At the airport:
Where are you from? Mexico. Uh... Scared face. When you were in Mexico the last time? January. Have you been in touch with Mexicans recently. Not at all. I lied. Sort of. I've been, but none of them has been recently in Mexico. Whatever. Please read this, wait there, and I'll call you again. A guy comes, takes my passport, and leaves. He comes with more flyers, is nice to me, and everybody looks at me a little bit worried.
At Emiljia's place:
Ah, there is a Mexican guy who has an "underground" bar. Quite new. Maybe you'll like to have a look at it. Yes, why not?
At the Tijuana's bar:
Two important roads in downtown make a narrow Y. Right in that urban angle, this Mexican guy, Víctor, has his bar in the first floor. He rented the flat and instead of moving in, he opened the bar. Not a single hint will lead you there. A paper glued to the door is the only sign. We come in, and find 5 or 6 people. Víctor is as nice as negative, pessimistic, depressed. After 30 minutes of conversation, when I am about to suggest to leave, he asks us what we want to drink. I ask for a Coke, we pay "as much as we want", and leave as soon as possible.
First we go to the House of the Students to see a historical survey of Marina Abramović's performances. The exhibition is not an exhibition, but a collection of pictures. The more interesting stuff there is a bunch of people gathered around the spiral staircase attending a theater play-performance on the cellar. I shoot a nice picture. Then we go to the Tesla Museum. The queue is 40 minutes long, so we go. We go to the World Press Photo. There are some pics far more interesting or better than the one which got the best prize, but of course, since USA is the point of attention, a USA-crisis-pic is the favourite for the jury. The collection has been stucked in two rooms, with the lights right behind us, so each time you stand in front of a picture your back starts to burn and a shadow is casted on it. But I enjoy it completely. We also go to the Ethnological Museum, right next to the University's main building and the Student's Park, and see the different dresses of all Balcanic regions. And finally we go to the highlight of the night: the exhibition about punishments for kids in the schools which is hosted by the Pedagogical Museum. I am afraid that the same curator as Abramović's prepared it: just a bunch of pictures taken out from some old German book, with the transcription full of mistakes. My Serbian is still not good enough as to understand it properly, and the cyrillic letters make me feel dizzy... So the best thing to do now, after bumping in Loki for a dinner, is go to the Supermarket.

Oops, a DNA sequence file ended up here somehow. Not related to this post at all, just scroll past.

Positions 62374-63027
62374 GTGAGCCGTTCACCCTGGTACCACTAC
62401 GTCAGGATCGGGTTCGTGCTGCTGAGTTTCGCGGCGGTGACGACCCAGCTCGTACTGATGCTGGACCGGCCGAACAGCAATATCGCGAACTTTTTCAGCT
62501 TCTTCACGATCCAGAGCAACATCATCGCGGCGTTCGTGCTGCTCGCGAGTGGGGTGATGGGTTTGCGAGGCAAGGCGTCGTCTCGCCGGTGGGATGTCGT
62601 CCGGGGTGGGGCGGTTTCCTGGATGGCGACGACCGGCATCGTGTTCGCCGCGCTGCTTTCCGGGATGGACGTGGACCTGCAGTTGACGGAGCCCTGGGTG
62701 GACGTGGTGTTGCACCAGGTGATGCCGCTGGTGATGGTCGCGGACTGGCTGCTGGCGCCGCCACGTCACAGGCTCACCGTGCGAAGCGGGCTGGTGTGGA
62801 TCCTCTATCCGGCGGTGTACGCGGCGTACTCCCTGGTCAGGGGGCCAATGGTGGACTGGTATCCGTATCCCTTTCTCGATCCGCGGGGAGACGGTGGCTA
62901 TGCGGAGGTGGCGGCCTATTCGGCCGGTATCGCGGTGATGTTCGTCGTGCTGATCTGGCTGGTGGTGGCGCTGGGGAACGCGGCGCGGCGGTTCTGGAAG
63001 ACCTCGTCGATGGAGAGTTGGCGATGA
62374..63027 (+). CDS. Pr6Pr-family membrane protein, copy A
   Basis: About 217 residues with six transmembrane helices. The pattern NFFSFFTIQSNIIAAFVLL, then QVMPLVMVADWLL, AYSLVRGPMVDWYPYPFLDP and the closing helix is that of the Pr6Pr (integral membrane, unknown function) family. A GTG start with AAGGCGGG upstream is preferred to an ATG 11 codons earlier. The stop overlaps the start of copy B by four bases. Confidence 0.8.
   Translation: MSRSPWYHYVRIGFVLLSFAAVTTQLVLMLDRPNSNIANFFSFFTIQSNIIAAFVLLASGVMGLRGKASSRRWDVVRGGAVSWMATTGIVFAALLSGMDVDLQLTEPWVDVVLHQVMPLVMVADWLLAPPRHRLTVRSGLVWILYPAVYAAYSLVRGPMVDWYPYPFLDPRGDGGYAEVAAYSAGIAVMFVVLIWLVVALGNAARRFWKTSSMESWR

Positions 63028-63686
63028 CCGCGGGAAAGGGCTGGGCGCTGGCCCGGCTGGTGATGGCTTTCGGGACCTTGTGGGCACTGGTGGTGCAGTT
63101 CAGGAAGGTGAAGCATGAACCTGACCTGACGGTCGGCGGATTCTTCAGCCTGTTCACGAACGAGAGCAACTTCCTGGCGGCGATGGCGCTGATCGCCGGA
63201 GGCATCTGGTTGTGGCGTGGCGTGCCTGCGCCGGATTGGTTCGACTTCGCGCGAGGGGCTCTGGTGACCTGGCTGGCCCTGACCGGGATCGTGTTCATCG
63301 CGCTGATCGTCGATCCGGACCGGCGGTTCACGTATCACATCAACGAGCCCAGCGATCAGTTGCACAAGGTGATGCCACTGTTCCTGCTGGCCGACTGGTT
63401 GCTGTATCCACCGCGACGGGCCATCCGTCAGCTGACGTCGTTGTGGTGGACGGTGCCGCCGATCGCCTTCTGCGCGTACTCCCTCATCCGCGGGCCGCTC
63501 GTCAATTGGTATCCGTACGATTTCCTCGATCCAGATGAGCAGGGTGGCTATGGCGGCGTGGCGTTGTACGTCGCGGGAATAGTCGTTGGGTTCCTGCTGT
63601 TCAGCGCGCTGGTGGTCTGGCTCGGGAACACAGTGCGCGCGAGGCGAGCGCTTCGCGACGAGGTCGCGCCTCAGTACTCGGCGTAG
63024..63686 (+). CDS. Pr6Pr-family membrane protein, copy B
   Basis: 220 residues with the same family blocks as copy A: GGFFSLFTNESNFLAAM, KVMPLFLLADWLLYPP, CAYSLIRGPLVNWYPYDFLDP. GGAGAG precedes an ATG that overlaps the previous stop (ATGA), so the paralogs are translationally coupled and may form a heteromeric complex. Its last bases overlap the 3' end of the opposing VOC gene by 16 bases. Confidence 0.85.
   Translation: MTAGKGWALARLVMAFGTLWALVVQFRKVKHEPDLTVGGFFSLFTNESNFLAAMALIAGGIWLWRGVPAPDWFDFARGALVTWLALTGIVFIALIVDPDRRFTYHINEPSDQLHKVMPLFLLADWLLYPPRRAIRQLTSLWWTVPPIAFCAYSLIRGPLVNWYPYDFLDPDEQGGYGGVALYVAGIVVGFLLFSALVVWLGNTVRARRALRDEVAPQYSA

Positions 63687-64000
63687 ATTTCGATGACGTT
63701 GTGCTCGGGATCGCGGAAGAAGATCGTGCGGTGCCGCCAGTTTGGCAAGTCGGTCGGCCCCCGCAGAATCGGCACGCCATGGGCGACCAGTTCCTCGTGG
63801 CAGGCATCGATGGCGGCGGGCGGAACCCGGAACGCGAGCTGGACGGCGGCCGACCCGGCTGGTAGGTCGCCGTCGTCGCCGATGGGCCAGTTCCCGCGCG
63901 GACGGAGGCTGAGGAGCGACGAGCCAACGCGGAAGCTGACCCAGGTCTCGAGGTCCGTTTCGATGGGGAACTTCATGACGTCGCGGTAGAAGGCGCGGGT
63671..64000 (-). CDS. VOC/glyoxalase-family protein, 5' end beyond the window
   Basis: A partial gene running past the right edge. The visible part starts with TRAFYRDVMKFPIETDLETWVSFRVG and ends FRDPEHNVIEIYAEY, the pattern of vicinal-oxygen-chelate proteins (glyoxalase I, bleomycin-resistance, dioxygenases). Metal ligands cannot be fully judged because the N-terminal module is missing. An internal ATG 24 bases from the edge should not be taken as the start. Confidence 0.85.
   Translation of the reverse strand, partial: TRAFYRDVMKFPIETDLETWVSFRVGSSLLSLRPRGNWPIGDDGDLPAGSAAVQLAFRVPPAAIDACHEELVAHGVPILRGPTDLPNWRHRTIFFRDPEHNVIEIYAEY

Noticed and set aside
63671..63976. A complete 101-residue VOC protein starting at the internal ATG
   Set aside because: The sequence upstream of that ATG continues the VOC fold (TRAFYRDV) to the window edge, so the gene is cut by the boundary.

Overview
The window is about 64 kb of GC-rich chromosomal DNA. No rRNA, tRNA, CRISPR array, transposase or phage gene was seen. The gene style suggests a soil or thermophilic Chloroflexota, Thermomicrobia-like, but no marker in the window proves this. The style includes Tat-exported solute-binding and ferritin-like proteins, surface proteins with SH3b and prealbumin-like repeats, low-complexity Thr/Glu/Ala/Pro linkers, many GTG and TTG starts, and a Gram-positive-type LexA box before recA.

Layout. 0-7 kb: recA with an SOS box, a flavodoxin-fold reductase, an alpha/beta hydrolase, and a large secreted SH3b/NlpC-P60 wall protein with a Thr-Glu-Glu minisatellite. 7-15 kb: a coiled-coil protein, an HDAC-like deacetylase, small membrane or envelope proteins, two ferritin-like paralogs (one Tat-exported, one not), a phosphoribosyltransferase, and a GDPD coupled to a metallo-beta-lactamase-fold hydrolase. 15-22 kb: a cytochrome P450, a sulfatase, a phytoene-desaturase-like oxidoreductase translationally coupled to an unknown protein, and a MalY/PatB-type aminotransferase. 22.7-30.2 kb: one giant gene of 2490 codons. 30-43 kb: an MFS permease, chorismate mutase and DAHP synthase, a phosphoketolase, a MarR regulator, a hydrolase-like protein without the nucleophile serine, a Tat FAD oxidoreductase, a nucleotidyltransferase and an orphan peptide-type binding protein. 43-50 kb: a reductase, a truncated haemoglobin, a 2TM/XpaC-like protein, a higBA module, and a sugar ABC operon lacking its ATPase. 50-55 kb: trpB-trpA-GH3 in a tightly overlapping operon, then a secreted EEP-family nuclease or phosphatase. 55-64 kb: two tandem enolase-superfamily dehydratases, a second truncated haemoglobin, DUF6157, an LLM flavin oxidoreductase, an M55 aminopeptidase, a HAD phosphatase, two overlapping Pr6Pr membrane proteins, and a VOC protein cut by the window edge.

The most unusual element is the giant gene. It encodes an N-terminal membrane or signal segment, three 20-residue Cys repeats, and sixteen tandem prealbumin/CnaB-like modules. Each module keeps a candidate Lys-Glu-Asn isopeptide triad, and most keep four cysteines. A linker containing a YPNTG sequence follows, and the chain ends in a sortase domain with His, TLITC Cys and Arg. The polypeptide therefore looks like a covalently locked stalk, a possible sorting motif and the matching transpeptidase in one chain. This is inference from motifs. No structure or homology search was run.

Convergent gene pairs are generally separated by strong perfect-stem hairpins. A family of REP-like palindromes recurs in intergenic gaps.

At the Supermarket:
This is the only concept-store of the city. Trendy, fashion, avantgard, cool, you have to be there if you want to be considered as a (cool) person, since Serbians think a lot about what other people think about you... Exhausting as it can be in Mexico as well. We missed the concert of the Swiss jazz band, but for good. Swiss jazz band? Sounds as an metaphysical impossibility. The Swiss guys are very bored, wearing boring clothes, they are at a table next to ours sipping their beers. Another jazz band is playing very loudly, and the police came because one of the neighbors complained. Nobody cares, not even the police.
The moral of the story is:
Belgrade is not the best place to meet neither Mexicans nor Swiss. Here, the people are really thirsty of culture and art, and they want to use them as an excuse to socialize. Unfortunately, the technical know-how is still missing, and the budget is small.